The Sri Lanka Travel Specialists
Our Wildlife of Sri Lanka tour will put you in the hands of experts. The chauffeur-guide who will take you to some of Sri Lanka’s most enchanting landscapes will have a speciality in wildlife and we will use expert guides whenever necessary as befits the relationships built up during a 20-year history as the leading specialist operator in Sri Lanka tailor-made holidays. On this tour you will discover why Sri Lanka was heralded as the finest safari destination outside Africa. Its attractions might be subtler, but our mix of endangered leopards, swimming elephants, camping under the stars, baby marine turtles, rainforest birds and whales and dolphins on the open seas makes this a tour to remember. Throw in some great hotels, good food, and a finale on a tropical beach or two and you have all the trappings of a memorable wildlife-based holiday. Red Dot champions Sri Lanka’s natural landscapes and sustainability is at the core of everything we do. So go safari with Red Dot, in a way that only Sri Lanka can offer. And remember, all of Red Dot’s itineraries can be customised any way you wish, both in terms of accommodation and duration.
Travel from the airport to the north-west coastal town of Chilaw, a journey of not much more than an hour. If you arrived on an early-morning flight, you can rest for a few hours and then visit the nearby Anawilundawa Wetland Sanctuary, a rare eco-system of coastal landscapes, mangrove forests and freshwater reservoirs. This is a haven for wildlife, especially bird species.
Taking a half or full day’s excursion in Wilpattu national park is an inviting way to set your wildlife holiday in motion. Wilpattu is one of the oldest and quietest Sri Lanka national parks and one of the most beautiful – a place to relax and enjoy the surroundings ahead of the pleasures to follow. Leopard spotting will be your chief target, but you may also see some of the other approximately 30 species of mammals in the Wilpattu National Park which include elephants, water buffalos, jackal, sloth beer, deer and monkeys.
Journey to the Knuckles Mountain Range, which lies east of the hill-country capital of Kandy. Named after its resemblance to the knuckles of a clenched fist, Sri Lanka’s “misty mountains” attract few tourists. Trek beside tea plantations and paddy fields, through dense forests and rural villages, listening to the soothing sounds of rushing rivers and cascading waterfalls. You might see barking deer, mouse deer, wild boar, giant squirrel and monkeys.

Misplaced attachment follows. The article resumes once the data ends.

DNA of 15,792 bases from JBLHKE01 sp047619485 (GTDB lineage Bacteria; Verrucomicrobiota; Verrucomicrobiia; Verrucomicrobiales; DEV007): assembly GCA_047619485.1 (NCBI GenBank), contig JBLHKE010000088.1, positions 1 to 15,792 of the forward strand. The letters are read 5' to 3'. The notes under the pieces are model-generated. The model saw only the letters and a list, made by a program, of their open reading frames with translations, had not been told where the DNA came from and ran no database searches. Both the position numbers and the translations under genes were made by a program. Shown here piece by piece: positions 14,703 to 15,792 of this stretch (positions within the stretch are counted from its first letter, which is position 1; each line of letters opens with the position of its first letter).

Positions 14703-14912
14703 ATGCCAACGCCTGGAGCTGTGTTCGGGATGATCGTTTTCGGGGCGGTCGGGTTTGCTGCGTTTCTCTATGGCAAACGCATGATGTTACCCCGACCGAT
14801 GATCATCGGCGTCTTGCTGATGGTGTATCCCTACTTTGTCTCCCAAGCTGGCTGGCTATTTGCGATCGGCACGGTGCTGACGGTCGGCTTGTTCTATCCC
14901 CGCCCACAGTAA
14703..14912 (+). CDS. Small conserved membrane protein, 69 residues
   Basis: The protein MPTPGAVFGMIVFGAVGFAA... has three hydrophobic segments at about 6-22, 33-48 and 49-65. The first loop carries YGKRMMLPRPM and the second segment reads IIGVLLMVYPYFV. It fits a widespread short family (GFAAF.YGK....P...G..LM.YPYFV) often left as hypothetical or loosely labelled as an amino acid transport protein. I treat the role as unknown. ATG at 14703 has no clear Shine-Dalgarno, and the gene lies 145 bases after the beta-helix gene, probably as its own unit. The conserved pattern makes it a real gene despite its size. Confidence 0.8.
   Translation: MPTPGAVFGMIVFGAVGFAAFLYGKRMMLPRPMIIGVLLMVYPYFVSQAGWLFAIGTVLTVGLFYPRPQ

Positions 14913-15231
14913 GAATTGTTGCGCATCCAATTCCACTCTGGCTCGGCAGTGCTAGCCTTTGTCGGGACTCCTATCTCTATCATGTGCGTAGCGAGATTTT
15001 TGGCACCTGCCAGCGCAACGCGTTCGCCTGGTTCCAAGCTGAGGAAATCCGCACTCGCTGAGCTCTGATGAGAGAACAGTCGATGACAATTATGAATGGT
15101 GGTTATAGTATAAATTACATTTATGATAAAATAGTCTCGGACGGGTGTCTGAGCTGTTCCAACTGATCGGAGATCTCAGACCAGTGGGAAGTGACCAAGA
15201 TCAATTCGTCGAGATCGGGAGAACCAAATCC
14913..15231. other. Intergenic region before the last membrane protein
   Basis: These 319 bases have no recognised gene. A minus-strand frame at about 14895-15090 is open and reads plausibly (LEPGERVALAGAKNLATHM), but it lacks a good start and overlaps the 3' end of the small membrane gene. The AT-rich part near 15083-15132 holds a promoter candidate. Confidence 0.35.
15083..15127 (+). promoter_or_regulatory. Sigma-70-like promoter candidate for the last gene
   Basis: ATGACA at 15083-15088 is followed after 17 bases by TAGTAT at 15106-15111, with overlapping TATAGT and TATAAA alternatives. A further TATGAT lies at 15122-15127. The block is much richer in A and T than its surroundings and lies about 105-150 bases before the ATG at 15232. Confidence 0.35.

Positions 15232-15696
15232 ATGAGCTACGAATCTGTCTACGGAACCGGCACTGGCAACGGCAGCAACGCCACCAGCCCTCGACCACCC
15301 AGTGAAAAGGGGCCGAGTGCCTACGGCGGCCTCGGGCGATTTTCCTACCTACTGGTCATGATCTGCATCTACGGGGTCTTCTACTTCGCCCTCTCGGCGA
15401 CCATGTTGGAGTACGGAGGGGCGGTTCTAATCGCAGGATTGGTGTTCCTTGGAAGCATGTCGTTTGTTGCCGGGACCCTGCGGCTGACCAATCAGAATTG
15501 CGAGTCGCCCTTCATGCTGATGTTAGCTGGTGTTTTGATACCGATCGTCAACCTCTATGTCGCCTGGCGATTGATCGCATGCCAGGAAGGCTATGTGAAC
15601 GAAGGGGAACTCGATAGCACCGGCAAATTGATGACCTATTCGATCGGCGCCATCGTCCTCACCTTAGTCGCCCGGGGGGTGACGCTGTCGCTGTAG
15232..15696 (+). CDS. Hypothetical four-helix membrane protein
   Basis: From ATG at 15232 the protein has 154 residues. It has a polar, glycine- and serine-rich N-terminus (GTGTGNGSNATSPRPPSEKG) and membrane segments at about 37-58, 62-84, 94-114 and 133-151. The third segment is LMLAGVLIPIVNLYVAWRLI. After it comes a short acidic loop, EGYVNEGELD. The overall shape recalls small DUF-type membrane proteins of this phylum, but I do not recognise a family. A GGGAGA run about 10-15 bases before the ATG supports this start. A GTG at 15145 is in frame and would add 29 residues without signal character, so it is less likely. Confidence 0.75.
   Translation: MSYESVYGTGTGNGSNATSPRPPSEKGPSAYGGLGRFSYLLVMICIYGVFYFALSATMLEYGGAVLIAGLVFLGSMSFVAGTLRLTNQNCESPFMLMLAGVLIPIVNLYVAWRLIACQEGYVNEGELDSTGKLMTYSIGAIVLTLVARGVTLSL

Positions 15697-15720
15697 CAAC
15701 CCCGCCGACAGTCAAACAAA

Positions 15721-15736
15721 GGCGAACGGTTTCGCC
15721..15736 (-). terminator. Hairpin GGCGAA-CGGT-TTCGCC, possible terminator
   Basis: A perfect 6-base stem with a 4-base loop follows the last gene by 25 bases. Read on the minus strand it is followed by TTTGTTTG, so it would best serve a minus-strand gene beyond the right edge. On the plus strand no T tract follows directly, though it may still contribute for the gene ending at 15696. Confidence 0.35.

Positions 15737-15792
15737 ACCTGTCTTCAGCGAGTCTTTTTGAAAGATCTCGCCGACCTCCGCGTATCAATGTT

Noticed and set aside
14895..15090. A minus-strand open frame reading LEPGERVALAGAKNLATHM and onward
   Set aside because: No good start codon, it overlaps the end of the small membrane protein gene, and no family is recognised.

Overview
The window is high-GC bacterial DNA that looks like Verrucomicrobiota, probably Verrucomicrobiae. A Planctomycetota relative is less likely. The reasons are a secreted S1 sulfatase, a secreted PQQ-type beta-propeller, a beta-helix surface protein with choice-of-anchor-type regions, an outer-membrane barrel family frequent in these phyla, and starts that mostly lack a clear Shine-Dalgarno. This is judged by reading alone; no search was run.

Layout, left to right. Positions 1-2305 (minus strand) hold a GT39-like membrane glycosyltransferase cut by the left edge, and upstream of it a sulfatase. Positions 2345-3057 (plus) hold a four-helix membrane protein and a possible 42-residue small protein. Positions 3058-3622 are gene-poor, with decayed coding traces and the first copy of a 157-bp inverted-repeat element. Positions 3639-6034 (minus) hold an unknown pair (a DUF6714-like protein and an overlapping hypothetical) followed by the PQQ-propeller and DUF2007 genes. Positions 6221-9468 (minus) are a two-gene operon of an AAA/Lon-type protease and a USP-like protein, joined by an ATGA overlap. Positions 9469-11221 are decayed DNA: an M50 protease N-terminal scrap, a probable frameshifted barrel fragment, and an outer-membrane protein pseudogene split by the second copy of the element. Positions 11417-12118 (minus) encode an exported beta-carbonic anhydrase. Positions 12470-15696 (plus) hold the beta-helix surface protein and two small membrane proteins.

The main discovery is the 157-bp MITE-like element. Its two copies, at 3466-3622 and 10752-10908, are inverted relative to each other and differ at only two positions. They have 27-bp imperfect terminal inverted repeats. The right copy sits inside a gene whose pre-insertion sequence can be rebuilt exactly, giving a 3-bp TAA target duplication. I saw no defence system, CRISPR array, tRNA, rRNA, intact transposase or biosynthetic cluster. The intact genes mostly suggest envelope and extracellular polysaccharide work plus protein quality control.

Today head further east to an even more remote part of the island – Gal Oya National Park. Your tranquil eco retreat for two nights is spread across a 20-acre forest edged by Gal Oya National Park and the Senanayake Samudraya, one of Sri Lanka's largest lakes. This lake is home to large herds of elephants: take an evening boat safari and, as the sun begins to set, watch elephants swimming between the tiny islands that are scattered across the reservoir.
You can begin the following day with a unique experience – meeting the Veddas, Sri Lanka’s aboriginal people. This area is one of the last remaining homes of the Vedda people, whose traditional lifestyles face tension with the mainstream way of living. On this nature walk with Gal Oya’s Vedda chief you will see hunting weapons; witness how they gather honey, and listen to songs sung in their indigenous language. A unique insight into a declining culture. Finish your day with a late-afternoon game drive in the park, which contains elephants, water buffalo, deer, crocodile and numerous species of birds.
Yala National Park is one of the island’s largest and most popular parks and is home to the greatest variety of Sri Lanka’s wildlife. It boasts one of the world’s densest leopard populations, but don’t expect to see them prowling through the park in their thousands – there are still fewer than fifty in this area. Yala also houses elephants, sloth bear, sambar deer and spotted deer, wild boar, crocodiles, monkeys and buffalos, as well as a wide variety of different birds. Early morning or dusk safaris are ideal times to visit, when the animals come out to the waterholes.